Brighton Golf Finds Championship Mix

October 15, 2015

By Geoff Kimmerly
Second Half editor

BRIGHTON – When Paul Parsell considers what each of his players brings to the Brighton girls golf program, he can’t help but think about the food.

The Bulldogs’ moms have fed the team incredibly well this season, and that contribution isn’t lost on the sixth-year coach.

The right ingredients make the difference – and it just so happens these moms are fueling what could end up the most accomplished team in Brighton golf’s storied history.

This season’s team is an interesting mix of veterans, newcomers, phenoms and self-made standouts. And the Bulldogs hope it’s a winner as they try to cook up their first MHSAA championship beginning Friday with the first round of the Lower Peninsula Division 1 Final at The Meadows at Grand Valley State University.

Brighton has never finished among the top two at an MHSAA Final, but enters this weekend having won all but two of its events and ranked No. 3 in the final LP Division 1 coaches poll.  

“It was very fun to see it all come together," said Allie Erkkila, the lineup’s lone senior. 

"Our skills are up to par. It's just up to our mental game. Our team is very close, and I think that if we keep a level mindset, we can do our personal best."

Erkkila’s perspective is a unique one on a team filled with them. Start with the top seven players.

There’s the veteran: Brighton finished fifth in Division 1 in 2012 and 12th in 2013, but didn't make last year's MHSAA Final. Erkkila is the only member of the team who has played in the final tournament of the high school season – she was in the lineup for the first round in 2013.

And the athlete: Now-sophomore Heather Fortushniak joined the lineup last season and shot the team’s second-lowest regional core. She’s the team’s best all-around athlete; she played hockey and tackle football growing up and also plays basketball at Brighton. This fall she’s become a more polished golfer, giving the team a strong third player behind a top two that can match any in the state.

The next in line: Freshman Annie Pietila is the middle daughter of five of what could be considered Brighton’s first family of golf. Her older sisters Hannah and Emmie both play at the University of Tennessee and were regulars among the top 10 at their MHSAA Finals. In Annie’s high school debut, at the Traverse City Central Invitational in August, she set Brighton’s school record for 18 holes with a 68.

The standout who gave high school a try: Pietila’s score was tied a week later by a player also making her high school debut. Junior Julia Dean was a veteran of the American Junior Golf Association and already has committed to play collegiately at the University of Baylor. She said she’d always wanted to play on the high school team too, but couldn’t make it work with her schedule. This fall, she could – and joined the team a week in, shooting her 68 to win Brighton’s Coach Miller Invitational.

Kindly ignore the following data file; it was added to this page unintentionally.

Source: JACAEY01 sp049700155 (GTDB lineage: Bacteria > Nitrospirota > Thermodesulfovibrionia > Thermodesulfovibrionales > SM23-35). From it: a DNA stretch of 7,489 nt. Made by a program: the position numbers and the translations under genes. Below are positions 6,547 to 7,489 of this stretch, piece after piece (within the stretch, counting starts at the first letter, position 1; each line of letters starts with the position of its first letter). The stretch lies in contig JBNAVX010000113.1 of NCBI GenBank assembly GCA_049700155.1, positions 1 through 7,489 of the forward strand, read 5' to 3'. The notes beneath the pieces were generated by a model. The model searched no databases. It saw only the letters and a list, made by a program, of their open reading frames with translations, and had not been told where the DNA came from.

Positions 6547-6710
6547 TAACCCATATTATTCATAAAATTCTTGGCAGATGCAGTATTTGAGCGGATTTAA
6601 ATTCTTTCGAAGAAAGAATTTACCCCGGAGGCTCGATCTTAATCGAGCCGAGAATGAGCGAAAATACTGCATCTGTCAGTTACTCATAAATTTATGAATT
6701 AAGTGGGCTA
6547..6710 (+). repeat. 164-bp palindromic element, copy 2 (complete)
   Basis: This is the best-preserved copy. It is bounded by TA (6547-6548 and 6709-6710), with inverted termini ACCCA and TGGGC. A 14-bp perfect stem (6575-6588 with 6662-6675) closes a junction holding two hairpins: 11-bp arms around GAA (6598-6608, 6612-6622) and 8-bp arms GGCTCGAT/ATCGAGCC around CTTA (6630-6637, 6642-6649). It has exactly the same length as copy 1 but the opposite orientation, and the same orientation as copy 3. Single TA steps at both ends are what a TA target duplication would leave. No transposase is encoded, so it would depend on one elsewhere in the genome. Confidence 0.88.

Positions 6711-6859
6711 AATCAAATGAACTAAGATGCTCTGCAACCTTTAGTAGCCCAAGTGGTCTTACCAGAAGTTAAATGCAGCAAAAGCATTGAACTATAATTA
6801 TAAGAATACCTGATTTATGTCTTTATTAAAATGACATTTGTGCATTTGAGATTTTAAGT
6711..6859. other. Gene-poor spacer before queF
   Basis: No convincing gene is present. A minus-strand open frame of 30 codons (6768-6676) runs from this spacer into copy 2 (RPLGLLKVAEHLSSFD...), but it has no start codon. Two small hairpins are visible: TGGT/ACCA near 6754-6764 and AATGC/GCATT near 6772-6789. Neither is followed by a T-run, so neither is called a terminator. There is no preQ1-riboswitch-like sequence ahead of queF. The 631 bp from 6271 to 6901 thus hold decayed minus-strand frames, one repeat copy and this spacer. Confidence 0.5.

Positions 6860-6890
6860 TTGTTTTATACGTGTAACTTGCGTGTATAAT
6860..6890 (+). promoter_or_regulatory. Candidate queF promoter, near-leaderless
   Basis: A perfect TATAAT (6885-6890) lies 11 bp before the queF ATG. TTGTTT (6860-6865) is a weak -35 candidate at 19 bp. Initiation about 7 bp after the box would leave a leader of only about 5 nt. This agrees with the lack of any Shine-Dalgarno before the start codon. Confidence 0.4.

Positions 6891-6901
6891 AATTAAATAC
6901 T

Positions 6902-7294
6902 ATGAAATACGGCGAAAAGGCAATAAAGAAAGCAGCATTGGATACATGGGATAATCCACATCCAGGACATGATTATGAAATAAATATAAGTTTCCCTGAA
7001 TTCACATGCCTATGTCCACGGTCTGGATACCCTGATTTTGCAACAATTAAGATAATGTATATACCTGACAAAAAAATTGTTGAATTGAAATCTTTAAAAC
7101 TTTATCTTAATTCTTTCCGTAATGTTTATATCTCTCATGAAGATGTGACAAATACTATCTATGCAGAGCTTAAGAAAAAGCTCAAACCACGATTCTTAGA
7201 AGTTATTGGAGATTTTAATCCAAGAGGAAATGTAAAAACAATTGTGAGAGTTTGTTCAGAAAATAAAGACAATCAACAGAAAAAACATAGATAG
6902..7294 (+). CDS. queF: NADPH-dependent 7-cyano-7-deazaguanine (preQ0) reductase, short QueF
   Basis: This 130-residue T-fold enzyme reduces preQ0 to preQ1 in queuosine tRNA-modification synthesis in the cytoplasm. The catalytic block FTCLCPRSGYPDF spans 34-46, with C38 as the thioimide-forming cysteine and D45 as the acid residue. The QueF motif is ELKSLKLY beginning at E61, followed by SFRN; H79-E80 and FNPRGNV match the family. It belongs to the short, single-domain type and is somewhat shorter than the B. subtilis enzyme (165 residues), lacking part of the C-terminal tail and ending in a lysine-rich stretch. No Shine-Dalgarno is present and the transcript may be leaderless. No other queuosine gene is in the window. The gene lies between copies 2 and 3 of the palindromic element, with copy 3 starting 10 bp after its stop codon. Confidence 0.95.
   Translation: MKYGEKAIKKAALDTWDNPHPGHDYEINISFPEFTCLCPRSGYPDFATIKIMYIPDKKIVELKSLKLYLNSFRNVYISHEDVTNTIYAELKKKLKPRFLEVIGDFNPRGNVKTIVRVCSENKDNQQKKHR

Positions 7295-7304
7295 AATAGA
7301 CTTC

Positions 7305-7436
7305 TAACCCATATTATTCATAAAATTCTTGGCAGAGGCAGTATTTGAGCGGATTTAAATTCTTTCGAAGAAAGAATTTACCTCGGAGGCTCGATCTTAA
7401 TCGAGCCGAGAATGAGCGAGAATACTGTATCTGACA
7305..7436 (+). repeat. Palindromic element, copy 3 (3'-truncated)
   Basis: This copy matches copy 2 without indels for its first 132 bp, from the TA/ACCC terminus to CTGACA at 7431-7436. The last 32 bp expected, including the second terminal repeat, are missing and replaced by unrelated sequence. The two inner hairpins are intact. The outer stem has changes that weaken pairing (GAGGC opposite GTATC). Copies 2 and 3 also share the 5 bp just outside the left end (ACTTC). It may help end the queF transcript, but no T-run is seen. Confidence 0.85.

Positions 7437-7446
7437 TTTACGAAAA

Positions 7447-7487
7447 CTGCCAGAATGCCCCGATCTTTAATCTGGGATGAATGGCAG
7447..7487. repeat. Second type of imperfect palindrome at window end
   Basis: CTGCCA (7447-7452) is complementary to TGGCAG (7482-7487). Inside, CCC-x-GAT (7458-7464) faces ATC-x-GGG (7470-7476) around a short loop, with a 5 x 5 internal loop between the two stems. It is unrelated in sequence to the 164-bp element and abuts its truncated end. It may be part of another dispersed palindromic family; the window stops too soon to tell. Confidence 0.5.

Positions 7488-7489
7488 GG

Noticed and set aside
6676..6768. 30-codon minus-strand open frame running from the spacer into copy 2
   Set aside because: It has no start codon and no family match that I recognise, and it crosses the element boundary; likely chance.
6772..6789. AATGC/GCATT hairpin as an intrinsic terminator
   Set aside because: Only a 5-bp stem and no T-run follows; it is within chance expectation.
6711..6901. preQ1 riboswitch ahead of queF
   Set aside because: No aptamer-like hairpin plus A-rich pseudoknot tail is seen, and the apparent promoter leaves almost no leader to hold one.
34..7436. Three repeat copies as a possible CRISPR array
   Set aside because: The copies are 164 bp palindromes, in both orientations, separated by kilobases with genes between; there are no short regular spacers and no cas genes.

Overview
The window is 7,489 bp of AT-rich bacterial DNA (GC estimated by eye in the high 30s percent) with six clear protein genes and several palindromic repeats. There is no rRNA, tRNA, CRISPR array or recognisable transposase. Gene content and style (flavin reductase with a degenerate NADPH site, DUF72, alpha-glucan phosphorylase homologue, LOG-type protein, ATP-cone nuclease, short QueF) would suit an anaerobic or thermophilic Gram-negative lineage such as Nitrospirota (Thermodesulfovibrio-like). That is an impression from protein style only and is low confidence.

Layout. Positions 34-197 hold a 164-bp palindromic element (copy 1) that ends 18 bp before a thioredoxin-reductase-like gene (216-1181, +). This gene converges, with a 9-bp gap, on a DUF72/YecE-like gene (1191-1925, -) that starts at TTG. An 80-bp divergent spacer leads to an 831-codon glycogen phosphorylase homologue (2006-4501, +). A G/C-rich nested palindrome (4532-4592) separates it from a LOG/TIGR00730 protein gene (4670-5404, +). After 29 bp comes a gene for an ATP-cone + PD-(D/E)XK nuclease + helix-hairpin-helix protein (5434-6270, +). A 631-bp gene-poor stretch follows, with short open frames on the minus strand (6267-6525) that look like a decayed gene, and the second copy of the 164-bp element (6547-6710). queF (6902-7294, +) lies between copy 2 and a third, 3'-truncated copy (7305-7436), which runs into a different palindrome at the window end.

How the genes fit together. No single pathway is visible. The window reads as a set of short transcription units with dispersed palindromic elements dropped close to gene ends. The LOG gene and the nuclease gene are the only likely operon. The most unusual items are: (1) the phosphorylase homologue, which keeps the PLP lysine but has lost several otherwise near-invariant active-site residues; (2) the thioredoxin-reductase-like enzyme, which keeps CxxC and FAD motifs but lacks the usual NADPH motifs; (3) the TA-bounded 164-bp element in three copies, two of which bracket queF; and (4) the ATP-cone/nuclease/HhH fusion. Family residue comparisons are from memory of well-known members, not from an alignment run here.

The elite gymnast: Freshman Autumn Blaney had ascended to Level 10 as a club gymnast before deciding to give golf a try, and that competitiveness has transferred over to a sport she’s played for only six months. Blaney has improved so quickly the Bulldogs used her 84 at their Regional.

And don’t forget 6 and 7: Sophomores Sophia Lowe and Emme Darkowski came to tryouts a year ago shooting in the 120s. Their averages have fallen into the low 90s and they’re pushing hard enough to make the lineup that Blaney had to defeat them in a nine-hole match last week to earn the fifth spot at the Regional.

They lead the way: Parsell has four children ages 6 down to 1 who easily could’ve been reasons for him to step away from the program – if he didn’t consider the team an extension of his family and his oldest hadn't been hanging out at practices since he was 18 months old. A major help has been the addition of assistant Jimmy Dewling, a former Brighton standout who played at Michigan State and returned to coach last fall. During matches they focus on golf-related things like course management. But just as important is the team bonding they foster to make the blend just right.

Dean averages 71 strokes for 18 holes, Pietila 79 and Fortushniak 84. Although maybe not this formidable, the Bulldogs have had similar strength at the top in the past – along with the older Pietilas, Jennica Long is a freshman playing at Florida Atlantic and Nicole Meyer plays at Hope College and three days ago was named Michigan Intercollegiate Athletic Association Women’s Golfer of the Week.

But the biggest difference in this title hunt could be the players carding the fourth and fifth scores.

“What’s shown up for us is the growth of our program. We have really seven golfers that can play, and our five, six, seven probably could be top five for a lot of teams,” Parsell said. “I know a lot of teams out there struggle at four and five, and even three. To have that on our team makes it more competitive. They’re battling for position. You usually do that in college. We’re doing that here.”

And doing so together, which makes this a different and worthwhile experience for players like Dean and Pietila who were used to golf as an entirely individual sport. 

“It’s been cool to have that camaraderie with the team and travel with the team, and everything is more of a team effort, which I really like and enjoy,” Dean said. “It’s different in golf; you’re not out there helping your own team. But it just motivates you to do that much better because you’re playing for your team.”

Brighton finished sixth at that Traverse City Central tournament before she joined. But the Bulldogs then won all of their matches and tournaments until the Oct. 1 Kensington Lakes Activities Association final at Pontiac Country Club, where they shot 345 to finish third – seven strokes back of No. 7 Plymouth and one back of Division 2 No. 4 South Lyon. Brighton came back a week later and won its Regional with a 317, 10 strokes better than No. 4 Novi.

The late Bill Miller laid much of the program's foundation during 28 seasons before he died in 2009. Parsell said he's worked to build on Miller's work, taking a top-10 team to one that can contend annually among the top three. 

The Bulldogs made runs at the top with Annie Pietila's older sisters, who have visited practices twice this season and continue to cheer on the team as it goes for the ultimate accomplishment.